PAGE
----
Published on May 20th, 2023 | by Madhudvisa dasa25
The Genes, Cloning and the Soul
After the scientific survey on the human genome, the media’s attention turned to the news about cloning. Because of the plenty of invested money the scientists studying cloning have achieved considerable results. For a layman it may seem that the biologists have almost become omnipotent, and they can create animals or even human beings according to their choice, thus fully dethroning the Creator…
What is science actually able and not able to do? What did it create and did it take over God’s roll? Did the development of biotechnology contradict the ancient teachings on God and the soul?
Before going deeper in the topic, let’s understand what we mean on cloning. Clone is the successor organism (it can be one cell), that is identical with the mother organism from a genetical point of view. During its formation there is no sexed process where the genes could “mix”. In this sense “clones” can also come into being naturally, for example by asexual reproduction of cells. At the division of the cells a successor cell or “clone” comes into being that is genetically completely identical with the original cell. Consequently all of your bodily cells, dear reader, are the clones of the cell that came into being at the time of the union of the gamete and the ovum.
Each the bodily cell has all of the information that is needed for the construction of the body, however they use only a certain part of this because of a wonderful controlling mechanism. Thus differently constructed and differently working types of cells develop. In case two different organisation start to develop because of some disorder in the first cell-divisions, natural clones or identical twins can come into being. Many of the organisms on the lower organisation level (for example bacterium, one-celled plants, animals, fungus) basically multiply in a monogenetic way, and sexed process rarely occurs in their multiplication for ‘refreshing’ the genes. The multiplication of the plants with vegetative organs – with tubers, runners, root-stock – or even the gemmation of a medusa is also a monogenetic process. These forms of monogenetic multiplication result in a natural clone.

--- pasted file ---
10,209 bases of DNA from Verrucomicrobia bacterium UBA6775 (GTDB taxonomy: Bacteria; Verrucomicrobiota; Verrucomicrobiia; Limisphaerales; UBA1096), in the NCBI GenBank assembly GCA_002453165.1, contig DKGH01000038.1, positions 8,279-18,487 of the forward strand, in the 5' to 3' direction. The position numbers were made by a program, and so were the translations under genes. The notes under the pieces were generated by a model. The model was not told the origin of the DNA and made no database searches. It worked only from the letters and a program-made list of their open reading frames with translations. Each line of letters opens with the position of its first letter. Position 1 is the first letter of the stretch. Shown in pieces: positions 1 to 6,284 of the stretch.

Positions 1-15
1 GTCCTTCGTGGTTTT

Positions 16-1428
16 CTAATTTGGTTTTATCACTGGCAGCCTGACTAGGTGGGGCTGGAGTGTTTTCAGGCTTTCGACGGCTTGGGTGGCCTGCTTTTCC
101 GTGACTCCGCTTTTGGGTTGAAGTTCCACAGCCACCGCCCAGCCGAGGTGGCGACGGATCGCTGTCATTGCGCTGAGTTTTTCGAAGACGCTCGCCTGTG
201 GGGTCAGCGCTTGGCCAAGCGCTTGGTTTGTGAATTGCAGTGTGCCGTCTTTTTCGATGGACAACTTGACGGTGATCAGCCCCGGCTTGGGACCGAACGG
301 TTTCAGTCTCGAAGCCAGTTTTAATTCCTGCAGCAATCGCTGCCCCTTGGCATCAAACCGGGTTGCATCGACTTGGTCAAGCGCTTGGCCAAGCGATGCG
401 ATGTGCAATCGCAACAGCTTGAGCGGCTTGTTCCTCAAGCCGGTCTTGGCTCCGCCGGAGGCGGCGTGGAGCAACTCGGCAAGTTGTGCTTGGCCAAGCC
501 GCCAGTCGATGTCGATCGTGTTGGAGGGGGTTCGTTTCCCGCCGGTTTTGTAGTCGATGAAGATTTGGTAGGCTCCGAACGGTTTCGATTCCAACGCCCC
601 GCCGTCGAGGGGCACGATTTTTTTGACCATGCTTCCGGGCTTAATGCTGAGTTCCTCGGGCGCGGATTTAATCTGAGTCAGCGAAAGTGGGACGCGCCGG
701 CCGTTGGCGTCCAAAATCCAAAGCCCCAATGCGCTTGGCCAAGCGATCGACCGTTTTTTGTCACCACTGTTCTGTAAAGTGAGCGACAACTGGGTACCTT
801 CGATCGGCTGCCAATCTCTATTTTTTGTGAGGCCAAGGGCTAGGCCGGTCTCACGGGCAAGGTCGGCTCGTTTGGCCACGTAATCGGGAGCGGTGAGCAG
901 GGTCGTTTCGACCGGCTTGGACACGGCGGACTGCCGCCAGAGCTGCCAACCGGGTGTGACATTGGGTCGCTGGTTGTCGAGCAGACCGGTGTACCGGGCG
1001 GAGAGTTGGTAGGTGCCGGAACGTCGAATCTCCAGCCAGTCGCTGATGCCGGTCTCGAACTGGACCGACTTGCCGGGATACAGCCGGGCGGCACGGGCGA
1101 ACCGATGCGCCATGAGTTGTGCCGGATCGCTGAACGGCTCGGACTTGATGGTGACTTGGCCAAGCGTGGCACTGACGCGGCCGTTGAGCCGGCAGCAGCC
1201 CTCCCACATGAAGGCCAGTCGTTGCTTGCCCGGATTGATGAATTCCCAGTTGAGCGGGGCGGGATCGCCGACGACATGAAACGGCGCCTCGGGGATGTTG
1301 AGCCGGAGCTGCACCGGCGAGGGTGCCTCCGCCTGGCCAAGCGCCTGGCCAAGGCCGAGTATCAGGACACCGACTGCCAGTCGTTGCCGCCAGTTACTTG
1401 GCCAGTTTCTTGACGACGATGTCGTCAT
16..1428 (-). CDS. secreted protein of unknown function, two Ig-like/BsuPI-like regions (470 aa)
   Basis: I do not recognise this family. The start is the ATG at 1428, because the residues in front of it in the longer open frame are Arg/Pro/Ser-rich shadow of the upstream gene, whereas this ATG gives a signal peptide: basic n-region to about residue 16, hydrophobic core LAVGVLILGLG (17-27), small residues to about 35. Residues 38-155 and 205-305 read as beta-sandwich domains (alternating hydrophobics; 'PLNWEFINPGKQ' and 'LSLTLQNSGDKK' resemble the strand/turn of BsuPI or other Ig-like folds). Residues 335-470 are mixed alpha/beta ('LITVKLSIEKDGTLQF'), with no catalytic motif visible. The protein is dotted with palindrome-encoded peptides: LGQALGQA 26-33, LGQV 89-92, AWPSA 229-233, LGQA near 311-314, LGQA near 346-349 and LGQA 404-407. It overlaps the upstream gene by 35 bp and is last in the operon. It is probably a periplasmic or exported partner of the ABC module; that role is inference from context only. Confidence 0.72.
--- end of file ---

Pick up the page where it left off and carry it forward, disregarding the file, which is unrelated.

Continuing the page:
So we can speak about cloning at several organisation levels, and this is also true for the artificial clones made by humans. Thus cloning is ambiguous, and it may include the possible copying of a molecule, a cell, a tissue or organ, a frog, a mammal or a human being.
The history of cloning started with cellcloning, which means the laboratory cultivation of cells (cell cultures). From a genetical point of view all the cells of the produced cell line are identical with the original cell. In the development of genetics this was followed by molecular cloning. In this case it’s the multiplication of a molecule. This is for example the so-called DNA polymeric chain reaction when the DNA-molecules are multiplied to the quantity necessary for the examination.
For the public cloning generally means creating complete (multicell) organisms. Its method is the so-called nuclear transfer (nucleus transport) technology. This is the method by which Dolly, the world famous lamb-clone was created in 1997. The basic points of the process are the following:
- An ovule is deprived of its own nucleus, thus removing the genetical substance or the DNA molecules.
- The nucleus is taken out from one of the cells of the animal’s body.
- The nucleus of the bodily cell (or as another variation the whole bodily cell) is put in an ovule which is deprived of its nucleus (or two cells are forced to unite by electricity).
- During the process – in a still not completely clear way – the genetical watch of the bodily cell is ‘set to zero’. The bodily cell used earlier (epidermic cell etc.) works only with those genes which were needed for its special duty, although its genetical substance included the ‘design’ of the whole organism. So this differentiated bodily cell was ‘specialised’ for a given duty. But the earlier selective work of the DNA substance planted in the ovule stopped, and it is able to develop an entirely new organism.
- The ovule having such DNA substance is planted to the womb of a female animal, which then – in the lucky case – bears and gives birth to the thus developed embryo.